Trinidad and Tobago’s Prime Minister Dr. Keith Rowley told Parliament on Friday that “there still remains an opportunities for an aluminium downstream industry” even after abandoning such plans six years ago.
According to Rowley, a major stakeholder in the original plan is still seeking US$208 million in compensation for the deal. The project was scuttled at that time by a High Court judge over concerns that the appropriate environmental due diligence had not been carried out.
The Prime Minister told Parliament this week that a Memorandum of Understanding regarding the development of a downstream industry was executed in 2005 between between the National Energy Corporation (NEC), Venezuelan aluminium downstream firm Sural, Alcoa, and China Machinery Engineering Company (CEMEC). In addition, the government entered into an agreement with Chinese authorities for a loan of US$400 million, and two other loans with the Export Import Bank of Japan.
“The loans were never accessed,” Rowley said, going on to describe the court battle that killed the deal.
“Having regard to the outcome of the court proceedings and the evocation of the CEC [certificate of environmental clearance] … Alutrint [smelter] served a formal notice on CEMEC for a suspension on the site construction. In May 2010, CEMEC resumed the site works in response to a subsequent notice from Alutrint,” Rowley explained.
“However on September 8, 2010, the new government took a decision that the Alutrint smelter project be discontinued with immediate effect and in this regard in October 2010, CEMEC following notice from Alutrint remove 280 persons from the construction site …”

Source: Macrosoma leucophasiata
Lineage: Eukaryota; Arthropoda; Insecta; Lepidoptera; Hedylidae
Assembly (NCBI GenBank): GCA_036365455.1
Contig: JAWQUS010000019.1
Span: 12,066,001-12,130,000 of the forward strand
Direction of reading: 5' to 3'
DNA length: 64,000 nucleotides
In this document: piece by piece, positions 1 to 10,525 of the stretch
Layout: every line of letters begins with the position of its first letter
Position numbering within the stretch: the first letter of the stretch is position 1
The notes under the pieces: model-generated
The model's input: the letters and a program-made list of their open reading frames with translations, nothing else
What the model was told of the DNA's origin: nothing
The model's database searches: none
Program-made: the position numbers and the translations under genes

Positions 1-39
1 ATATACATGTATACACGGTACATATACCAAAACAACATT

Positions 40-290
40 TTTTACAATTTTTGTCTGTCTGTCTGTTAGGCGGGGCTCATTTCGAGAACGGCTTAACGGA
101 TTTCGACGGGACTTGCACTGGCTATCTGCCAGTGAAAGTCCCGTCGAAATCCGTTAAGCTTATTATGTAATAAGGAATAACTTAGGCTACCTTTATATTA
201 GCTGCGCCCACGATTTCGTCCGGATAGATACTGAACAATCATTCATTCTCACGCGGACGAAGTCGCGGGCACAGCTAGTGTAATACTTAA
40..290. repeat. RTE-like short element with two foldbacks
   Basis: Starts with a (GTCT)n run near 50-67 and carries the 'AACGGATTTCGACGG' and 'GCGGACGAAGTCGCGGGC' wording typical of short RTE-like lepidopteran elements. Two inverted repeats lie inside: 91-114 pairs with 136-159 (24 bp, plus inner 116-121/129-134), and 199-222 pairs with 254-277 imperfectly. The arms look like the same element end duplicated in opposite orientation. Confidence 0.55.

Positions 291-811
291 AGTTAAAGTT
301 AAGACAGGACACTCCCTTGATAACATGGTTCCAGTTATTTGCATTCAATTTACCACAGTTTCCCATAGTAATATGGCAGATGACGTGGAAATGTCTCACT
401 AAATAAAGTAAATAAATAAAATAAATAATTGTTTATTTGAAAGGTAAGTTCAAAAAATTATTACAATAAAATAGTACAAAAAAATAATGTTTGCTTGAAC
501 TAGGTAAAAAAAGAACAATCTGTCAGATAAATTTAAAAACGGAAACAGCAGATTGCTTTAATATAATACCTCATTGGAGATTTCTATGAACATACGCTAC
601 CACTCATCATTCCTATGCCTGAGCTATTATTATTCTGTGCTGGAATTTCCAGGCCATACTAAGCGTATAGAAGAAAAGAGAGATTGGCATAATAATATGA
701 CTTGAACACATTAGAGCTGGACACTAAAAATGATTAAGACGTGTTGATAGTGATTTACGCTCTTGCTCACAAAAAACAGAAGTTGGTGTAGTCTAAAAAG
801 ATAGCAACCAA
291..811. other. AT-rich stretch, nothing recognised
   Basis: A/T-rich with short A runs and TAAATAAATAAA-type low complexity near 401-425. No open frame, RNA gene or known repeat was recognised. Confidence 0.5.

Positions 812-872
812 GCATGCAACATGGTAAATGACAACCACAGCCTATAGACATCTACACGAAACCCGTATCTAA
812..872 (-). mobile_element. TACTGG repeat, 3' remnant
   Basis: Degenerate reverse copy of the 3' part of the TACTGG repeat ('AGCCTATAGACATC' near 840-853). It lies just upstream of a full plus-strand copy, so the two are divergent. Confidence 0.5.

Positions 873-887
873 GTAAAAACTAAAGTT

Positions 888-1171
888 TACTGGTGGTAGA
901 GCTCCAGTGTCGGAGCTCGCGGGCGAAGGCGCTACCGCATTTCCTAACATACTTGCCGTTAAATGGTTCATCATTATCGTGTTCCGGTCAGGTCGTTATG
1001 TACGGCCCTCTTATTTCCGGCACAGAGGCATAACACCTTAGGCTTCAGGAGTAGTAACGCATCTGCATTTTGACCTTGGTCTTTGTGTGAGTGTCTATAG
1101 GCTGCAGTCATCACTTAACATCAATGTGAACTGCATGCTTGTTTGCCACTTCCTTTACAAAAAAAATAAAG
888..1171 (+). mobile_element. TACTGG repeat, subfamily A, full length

Rowley said that the workers were removed a year later, leaving only the CEMEC project office. Alutrint terminated the agreement with CEMEC in the spring of 2013, he explained.
Alutrint subsequently received a letter of claim from CEMEC requesting US$169.5 million. In early 2014 the government then “undertook that Trinidad and Tobago would establish a team to make recommendation for settling outstanding issues related to the project.”
“Subsequently Cabinet on February, 13, 2014, agreed inter alia to the appointment of a committee to review [CEMEC’s] claim and to develop recommendations for a negotiated settlement,” Rowley went on, saying that, though the team in question was established in March, “no progress was made in the discussions with CEMEC.”
He further described that in the fall of 2014, the government asked for an indemnity from CEMEC “and as a show of good faith offered to pay US$15 to CEMEC. This payment was never made.”
Instead, Sural informed the government the following spring that it would make a claim against Alutrint and the Trinidadian government to dispute resolution as required by the contract.
“The then government did nothing further with respect to the resolution of these outstanding matters,” Rowley explained. He went on to say that senior CEMEC officials visited Trinidad last month, and his cabinet has appointed a team “to meet without prejudice … to get a proper understanding of the situation … and the nature of the claim.”
Though CEMEC told the prime minister that the claim it has against the government is US$201 million, the firm said it prefers to settle the issue in a way that pleases all parties involved.
“Having regard to the state of affairs the Cabinet has authorised the committee … to engage experience legal counsel to advice on the claims made by CEMEC and to attempt to negotiate a settlement in the best interest of Trinidad and Tobago.
“Notwithstanding these developments … it is the view of this government that even as we have permanently abandoned the smelting aspect of the process there still remains an opportunities for an aluminium downstream industry in Trinidad and Tobago using imported aluminium ingots.
“To this end this government continues to explore these possibilities and … other opportunities which might still be open to us,” Rowley concluded.